Coffee and chocolate…
Wine and white pepper…
Soy sauce and salami…
Well, now that we have your attention, what do you think these items all share in common?
If you’re anything like the team here at Clever, you already know that these are important staples in this thing called life. But, in case you’re still wondering, here’s another hint:
Kimchi, kombucha, and kefir….
Ok, we recognize we have made this somewhat challenging with the alliteration here, but, hopefully you have guessed correctly: all of these products share the beautiful art that is the process of fermentation!
That being said, we must first acknowledge that not all fermented products are created equal as there are not only several different methods of approaching fermentation, there are also different health benefits conferred based on the underlying product being fermented. Yes, nothing about fermentation is simplistic and unfortunately, an evening delight such as that glass(es) of cabernet and a charcuterie board differs significantly from consuming kombucha and a bowl of kimchi as it relates to health benefits.
Naturally fermented foods have gained a lot of traction in the natural products space these days as they help strengthen your gut flora, also known as your gut microbiome, that colony of trillions of healthy microorganisms and bacteria that reside in your digestive tract. A healthy gut microbiome has been linked to improved health outcomes, such as a strong immune system, a decreased risk for cardiovascular disease, neurodegenerative diseases, better mood regulation, digestion, and a reduction of inflammatory diseases such as diabetes, obesity, and rheumatoid arthritis to name a few.
Food production aside, fermentation is also used in industrial processes
such as biofuel production, sewage treatment, and the production of hydrogen gas?!
So, what exactly is fermentation?
At the most basic level, fermentation is a metabolic process (wait, scratch that as we like to avoid ambiguous language). Fermentation is a natural process where microorganisms (also known as “microbes”) like yeast and bacteria convert carbohydrates into alcohol or acids. Although historically used by our ancestors as a means of food preservation, fermentation does not equate to an indefinite shelf-life but rather slows down the process of decomposition while adding new flavours or potentially new colors and textures, and, depending on the process and product being fermented, can increase the levels of vitamins and nutrients.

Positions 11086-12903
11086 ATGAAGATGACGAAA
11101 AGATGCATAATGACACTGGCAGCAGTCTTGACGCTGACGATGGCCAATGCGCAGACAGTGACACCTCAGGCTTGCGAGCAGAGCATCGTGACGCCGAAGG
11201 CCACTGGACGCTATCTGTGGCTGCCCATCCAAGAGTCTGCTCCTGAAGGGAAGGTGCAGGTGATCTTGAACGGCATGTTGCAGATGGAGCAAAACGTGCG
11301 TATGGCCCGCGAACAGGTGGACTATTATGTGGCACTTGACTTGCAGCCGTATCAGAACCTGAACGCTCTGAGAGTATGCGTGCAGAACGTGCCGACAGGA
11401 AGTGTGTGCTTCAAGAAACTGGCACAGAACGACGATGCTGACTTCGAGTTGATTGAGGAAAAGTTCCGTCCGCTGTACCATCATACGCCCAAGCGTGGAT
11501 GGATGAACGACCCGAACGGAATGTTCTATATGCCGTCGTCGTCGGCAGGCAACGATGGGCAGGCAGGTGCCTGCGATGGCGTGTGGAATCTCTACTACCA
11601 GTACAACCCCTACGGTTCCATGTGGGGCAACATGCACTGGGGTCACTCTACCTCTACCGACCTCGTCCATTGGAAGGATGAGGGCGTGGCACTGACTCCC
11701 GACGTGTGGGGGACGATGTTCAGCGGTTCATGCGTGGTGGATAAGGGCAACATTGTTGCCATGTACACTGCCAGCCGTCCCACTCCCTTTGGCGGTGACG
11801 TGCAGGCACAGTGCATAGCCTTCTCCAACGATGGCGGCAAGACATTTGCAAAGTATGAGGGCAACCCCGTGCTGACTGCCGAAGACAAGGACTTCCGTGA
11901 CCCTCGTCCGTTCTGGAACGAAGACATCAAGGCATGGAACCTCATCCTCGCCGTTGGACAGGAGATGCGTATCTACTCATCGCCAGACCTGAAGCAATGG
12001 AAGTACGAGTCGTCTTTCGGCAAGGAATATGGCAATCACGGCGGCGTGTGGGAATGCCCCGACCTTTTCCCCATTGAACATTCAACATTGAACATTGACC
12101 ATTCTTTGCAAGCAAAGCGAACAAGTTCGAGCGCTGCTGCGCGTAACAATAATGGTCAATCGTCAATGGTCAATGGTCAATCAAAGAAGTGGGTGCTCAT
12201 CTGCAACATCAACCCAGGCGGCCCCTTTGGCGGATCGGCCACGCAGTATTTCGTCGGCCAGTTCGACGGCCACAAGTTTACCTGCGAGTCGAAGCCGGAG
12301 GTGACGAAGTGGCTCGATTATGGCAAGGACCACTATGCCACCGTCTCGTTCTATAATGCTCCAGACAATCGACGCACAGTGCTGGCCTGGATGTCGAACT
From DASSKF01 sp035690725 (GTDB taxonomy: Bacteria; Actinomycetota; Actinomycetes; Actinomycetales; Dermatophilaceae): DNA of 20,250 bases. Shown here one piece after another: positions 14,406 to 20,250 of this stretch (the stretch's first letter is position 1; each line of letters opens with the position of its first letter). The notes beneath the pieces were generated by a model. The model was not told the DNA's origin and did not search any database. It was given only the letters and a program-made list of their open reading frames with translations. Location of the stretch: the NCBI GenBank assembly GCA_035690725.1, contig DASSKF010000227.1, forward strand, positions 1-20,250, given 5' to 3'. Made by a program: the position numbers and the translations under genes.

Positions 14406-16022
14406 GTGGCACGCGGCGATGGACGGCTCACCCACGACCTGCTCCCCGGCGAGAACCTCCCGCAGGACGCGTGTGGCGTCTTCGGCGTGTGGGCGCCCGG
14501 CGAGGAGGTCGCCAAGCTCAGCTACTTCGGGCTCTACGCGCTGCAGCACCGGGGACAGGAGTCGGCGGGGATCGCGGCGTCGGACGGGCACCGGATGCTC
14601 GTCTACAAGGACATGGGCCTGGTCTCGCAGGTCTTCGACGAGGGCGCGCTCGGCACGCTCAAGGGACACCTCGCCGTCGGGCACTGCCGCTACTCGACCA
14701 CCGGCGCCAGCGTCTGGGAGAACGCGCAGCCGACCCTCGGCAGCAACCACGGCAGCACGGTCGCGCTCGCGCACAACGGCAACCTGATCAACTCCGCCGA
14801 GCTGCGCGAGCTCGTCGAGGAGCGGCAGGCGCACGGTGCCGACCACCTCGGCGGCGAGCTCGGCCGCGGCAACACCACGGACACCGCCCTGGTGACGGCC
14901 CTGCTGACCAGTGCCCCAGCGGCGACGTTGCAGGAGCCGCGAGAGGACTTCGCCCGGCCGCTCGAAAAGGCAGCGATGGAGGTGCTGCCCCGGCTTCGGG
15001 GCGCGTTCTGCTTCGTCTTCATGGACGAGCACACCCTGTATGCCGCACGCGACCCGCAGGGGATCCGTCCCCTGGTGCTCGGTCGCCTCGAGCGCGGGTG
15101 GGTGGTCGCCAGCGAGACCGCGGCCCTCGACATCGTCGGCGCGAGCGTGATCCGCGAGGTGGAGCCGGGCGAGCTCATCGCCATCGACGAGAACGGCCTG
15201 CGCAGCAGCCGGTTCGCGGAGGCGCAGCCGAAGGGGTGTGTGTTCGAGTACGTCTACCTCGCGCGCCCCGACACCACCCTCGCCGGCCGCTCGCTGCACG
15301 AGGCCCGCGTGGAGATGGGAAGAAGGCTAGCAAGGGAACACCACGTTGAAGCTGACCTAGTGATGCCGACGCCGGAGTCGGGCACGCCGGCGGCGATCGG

The study of fermentation is called zymology (also known as zymurgy)? Louis Pasteur was the first zymurgist to study fermentation in the 1850’s. It is also where the term pasteurization is derived!
Moreover, fermentation provides an excellent environment for healthy bacteria to grow and reproduce, making those additional nutrients more readily absorbed (also called “bioavailable”), in the body.
Here’s where the role of bioavailability comes in…
Remember that we mentioned how fermentation can increase underlying nutritional benefits and how the growth of good bacteria can make these benefits more readily absorbed by the body? Well, this all takes place within our gut, where those trillions of healthy microorganisms and bacteria reside. The problem is that the majority of the nutrients found in plant-based foods are held up in the cellulose structures of the plant, or rather, the plant cell walls that help the plant remain stiff and strong.
In contrast to our friends in the animal kingdom, when plant-based foods are consumed by us humans these nutrients are poorly absorbed in our digestive tract, if at all. Further, plant-based foods are chalk full of something called phytic acid which bind to other minerals after consumption to create phytates, making them even more inaccessible.
But, remember how we mentioned those microorganisms (microbes, like yeast and bacteria) involved in fermentation convert carbohydrates into alcohol or acids? Similarly, when fermenting plant-based foods, those microbes break down the cellulose structure within the plant by consuming the glucose and other simple sugars that comprise them.
And, we already know you’re wondering: how does fermentation affect the phytic acid that adds to that low nutrient absorption we spoke of earlier? Well, with the cellulose structure of the plant-based food already broken down, fermentation creates an optimal pH level which in turn unbinds the phytic acid from the nutrients, creating a higher rate of absorbability (increased bioavailability) within our intestines.
The key takeaway here is that we should be doing everything we can do to support our health and one of the best pathways to do so is through our diet. By incorporating a diet that is rich in fermented plant-based products we increase the uptake in nutritional benefits, which, in turn, supports our cardiovascular, gut, and immune health, and supports the decreased risk for other complications such as neurodegenerative and inflammatory diseases.
Given the countless benefits and ways to approach fermentation, this edition of Clever Covers will be one of several we create related to fermentation, but for now, we will end this post off similar to how we started…
Bio availability and better absorption….
Good bacteria and gut benefits…
Plant focused products and proprietary fermentation processes…
It all starts with Intelligent Fermentation™